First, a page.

“The one thing that’s a little disappointing to me is something that has always been real unifying … is no longer that way,” Saban said Thursday. “That is a little bothersome to me. I don’t think that what these people are doing is in any way, shape or form are meant to disrespect a veteran or somebody like yourself, who has worked so hard, fought so hard and sacrificed so much for all of us to have the quality of life that we want to have.

>> Related: Steelers fans burn memorabilia over national anthem stance

“But one of the things that you also fought for and made sacrifice for was that we all could have the freedom to have choice in terms of what we believe, what we did and what we said. This is not something -- look, I respect people’s individual rights. I have my opinion in terms of what I would do and how I would do (it). I would not want to ever disrespect the symbols that represent the values of our country. But, I also respect individual differences that other people have. I think they have the right to express those. Whether it’s our players or somebody else, whether I agree or disagree, I think they have the right to do that.”

>> Related: WWII veteran, 97, kneels in support of NFL's national anthem protests

College football players stay in the locker room during the national anthem.

No. 1 Alabama hosts Ole Miss on Saturday at 9 p.m. EDT.

The Cox Media Group National Content Desk contributed to this report.

NFL national anthem singer quits job due to 'fans who attack players for protesting'

An Army veteran and member of the Maryland Army National Guard who was also the national anthem singer for the Baltimore Ravens announced Tuesday night that he is quitting his job because he feels he “do(es) not belong there,” The Baltimore Sun reported.

>> Read more trending news 

Joey Odoms posted on Instagram that he was resigning “as the Official National Anthem Singer of the Baltimore Ravens” because “the tone/actions of a large number of NFL fans in the midst of our country’s cultural crisis, have convinced me that I do not belong there.”

Odoms said he didn’t feel welcomed because of “fans who attack players for protesting.”

>> Related: ‘Get off your knees’ widow of ‘American sniper’ Chris Kyle tells NFL players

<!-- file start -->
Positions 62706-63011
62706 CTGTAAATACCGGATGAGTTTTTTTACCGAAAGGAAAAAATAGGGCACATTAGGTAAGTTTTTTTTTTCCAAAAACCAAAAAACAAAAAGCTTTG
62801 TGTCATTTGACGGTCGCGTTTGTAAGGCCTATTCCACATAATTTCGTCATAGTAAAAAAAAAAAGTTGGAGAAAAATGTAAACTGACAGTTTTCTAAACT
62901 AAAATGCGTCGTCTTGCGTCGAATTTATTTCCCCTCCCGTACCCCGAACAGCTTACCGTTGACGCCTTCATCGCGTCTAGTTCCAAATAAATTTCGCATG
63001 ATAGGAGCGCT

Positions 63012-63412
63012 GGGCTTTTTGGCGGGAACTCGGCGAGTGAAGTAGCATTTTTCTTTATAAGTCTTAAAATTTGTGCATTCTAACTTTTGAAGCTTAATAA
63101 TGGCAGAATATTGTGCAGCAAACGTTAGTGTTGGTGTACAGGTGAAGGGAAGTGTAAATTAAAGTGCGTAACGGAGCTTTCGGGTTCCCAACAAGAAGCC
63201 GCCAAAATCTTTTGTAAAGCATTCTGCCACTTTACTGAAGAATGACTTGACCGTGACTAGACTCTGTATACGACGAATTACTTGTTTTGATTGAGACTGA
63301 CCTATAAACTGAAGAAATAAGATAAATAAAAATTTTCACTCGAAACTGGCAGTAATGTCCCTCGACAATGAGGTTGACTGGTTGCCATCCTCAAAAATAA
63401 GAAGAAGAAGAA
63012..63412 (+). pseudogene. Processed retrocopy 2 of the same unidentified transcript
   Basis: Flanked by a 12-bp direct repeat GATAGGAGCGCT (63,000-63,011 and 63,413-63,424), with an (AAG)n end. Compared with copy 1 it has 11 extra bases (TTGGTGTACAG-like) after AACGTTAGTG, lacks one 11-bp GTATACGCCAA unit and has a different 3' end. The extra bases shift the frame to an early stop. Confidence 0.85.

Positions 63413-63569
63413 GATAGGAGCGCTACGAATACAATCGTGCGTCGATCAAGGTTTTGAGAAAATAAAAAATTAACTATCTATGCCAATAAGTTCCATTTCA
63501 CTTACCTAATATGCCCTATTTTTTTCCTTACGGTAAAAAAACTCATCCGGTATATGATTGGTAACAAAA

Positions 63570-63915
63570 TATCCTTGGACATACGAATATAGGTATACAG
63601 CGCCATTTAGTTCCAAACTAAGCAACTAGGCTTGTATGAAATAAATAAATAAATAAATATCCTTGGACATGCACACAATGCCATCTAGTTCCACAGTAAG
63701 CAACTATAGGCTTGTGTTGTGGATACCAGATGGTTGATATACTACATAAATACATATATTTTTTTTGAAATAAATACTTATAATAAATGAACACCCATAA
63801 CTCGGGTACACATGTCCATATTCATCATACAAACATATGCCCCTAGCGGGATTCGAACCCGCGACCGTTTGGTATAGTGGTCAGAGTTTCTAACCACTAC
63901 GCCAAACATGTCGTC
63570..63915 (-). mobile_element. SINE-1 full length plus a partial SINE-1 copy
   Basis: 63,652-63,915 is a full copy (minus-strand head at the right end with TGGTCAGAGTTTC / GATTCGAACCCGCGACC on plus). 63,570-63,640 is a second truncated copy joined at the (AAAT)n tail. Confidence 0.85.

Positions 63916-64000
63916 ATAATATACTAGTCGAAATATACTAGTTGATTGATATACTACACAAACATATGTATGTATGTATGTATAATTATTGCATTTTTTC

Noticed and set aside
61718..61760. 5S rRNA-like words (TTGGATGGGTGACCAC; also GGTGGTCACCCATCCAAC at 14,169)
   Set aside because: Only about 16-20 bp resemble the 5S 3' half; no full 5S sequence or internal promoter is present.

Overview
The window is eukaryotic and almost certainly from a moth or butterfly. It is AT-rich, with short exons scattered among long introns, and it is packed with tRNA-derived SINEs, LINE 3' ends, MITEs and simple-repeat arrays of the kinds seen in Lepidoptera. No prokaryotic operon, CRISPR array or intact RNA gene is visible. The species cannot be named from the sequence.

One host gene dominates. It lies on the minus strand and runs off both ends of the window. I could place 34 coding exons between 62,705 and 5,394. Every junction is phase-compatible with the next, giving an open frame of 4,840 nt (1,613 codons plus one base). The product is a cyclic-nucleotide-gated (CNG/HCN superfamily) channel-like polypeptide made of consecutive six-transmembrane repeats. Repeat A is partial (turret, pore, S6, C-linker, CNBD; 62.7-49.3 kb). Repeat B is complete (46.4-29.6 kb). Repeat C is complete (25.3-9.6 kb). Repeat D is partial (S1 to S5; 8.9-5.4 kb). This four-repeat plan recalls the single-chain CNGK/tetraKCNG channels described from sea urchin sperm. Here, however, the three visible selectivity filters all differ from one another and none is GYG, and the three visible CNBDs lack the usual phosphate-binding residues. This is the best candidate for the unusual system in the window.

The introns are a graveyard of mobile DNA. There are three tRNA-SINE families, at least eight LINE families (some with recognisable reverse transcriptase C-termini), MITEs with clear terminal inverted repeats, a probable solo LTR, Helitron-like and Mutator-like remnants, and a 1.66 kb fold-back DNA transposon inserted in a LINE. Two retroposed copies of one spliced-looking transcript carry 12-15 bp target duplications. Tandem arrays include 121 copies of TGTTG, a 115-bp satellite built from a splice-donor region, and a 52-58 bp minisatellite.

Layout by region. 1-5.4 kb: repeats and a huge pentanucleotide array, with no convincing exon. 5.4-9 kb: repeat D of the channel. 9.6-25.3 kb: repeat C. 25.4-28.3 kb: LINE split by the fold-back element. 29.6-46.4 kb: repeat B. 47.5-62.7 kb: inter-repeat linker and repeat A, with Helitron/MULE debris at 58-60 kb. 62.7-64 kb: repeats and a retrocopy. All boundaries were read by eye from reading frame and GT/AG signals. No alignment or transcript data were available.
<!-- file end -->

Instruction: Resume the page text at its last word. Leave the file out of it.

“Fans who attack players for protesting -- a right in which I fought to defend -- but are simply not interested in understanding why, is the reason I am resigning,” he wrote. “Someone once told me to always ‘go where you’re welcomed.’ This is not an emotional reaction to recent events, rather an ethical decision that part of me regrets but my core knows is the right choice.”

According to The Washington Post, Odoms served tours in Afghanistan. The Ravens accepted his resignation, saying, “We greatly appreciate the work Joey did for us, and we thank him.”

Odoms had been singing the national anthem for the Ravens since 2014.

Deshaun Watson gives first NFL paycheck to stadium workers affected by Hurricane Harvey

Houston Texans rookie quarterback Deshaun Watson donated his first NFL game check Wednesday afternoon to three team employees who lost everything during Hurricane Harvey.

>> Watch the video here

The three employees Watson helped work in the team cafeteria at NRG Stadium. With a base salary of $465,000 in 2017, the former Clemson star and 2017 first-round pick is set to earn $29,062.50 per game. Because of Watson’s generosity, each of the women received close to $10,000.

>> How to help Hurricane Maria victims: Where to donate, how to volunteer and more

“For what y’all do for us every day, and never complain. I really appreciate y’all,” Watson told the employees, according to HoustonTexans.com. “I wanted to give my first game check to y’all to help y’all out in some type of way. Hopefully that helps you out and helps you get back on your feet. Anything else y’all need, I’m always here to help.”

>> Need something to lift your spirits? Read more uplifting news

For those who have followed Watson’s football career, this act of kindness should come as no surprise.

>> Read more trending news

Watson has settled in nicely as Houston’s starting quarterback. He had an impressive performance in his second career NFL start against the New England Patriots in Week 3, and his play will likely be the deciding factor in whether the Texans return to the postseason in 2017.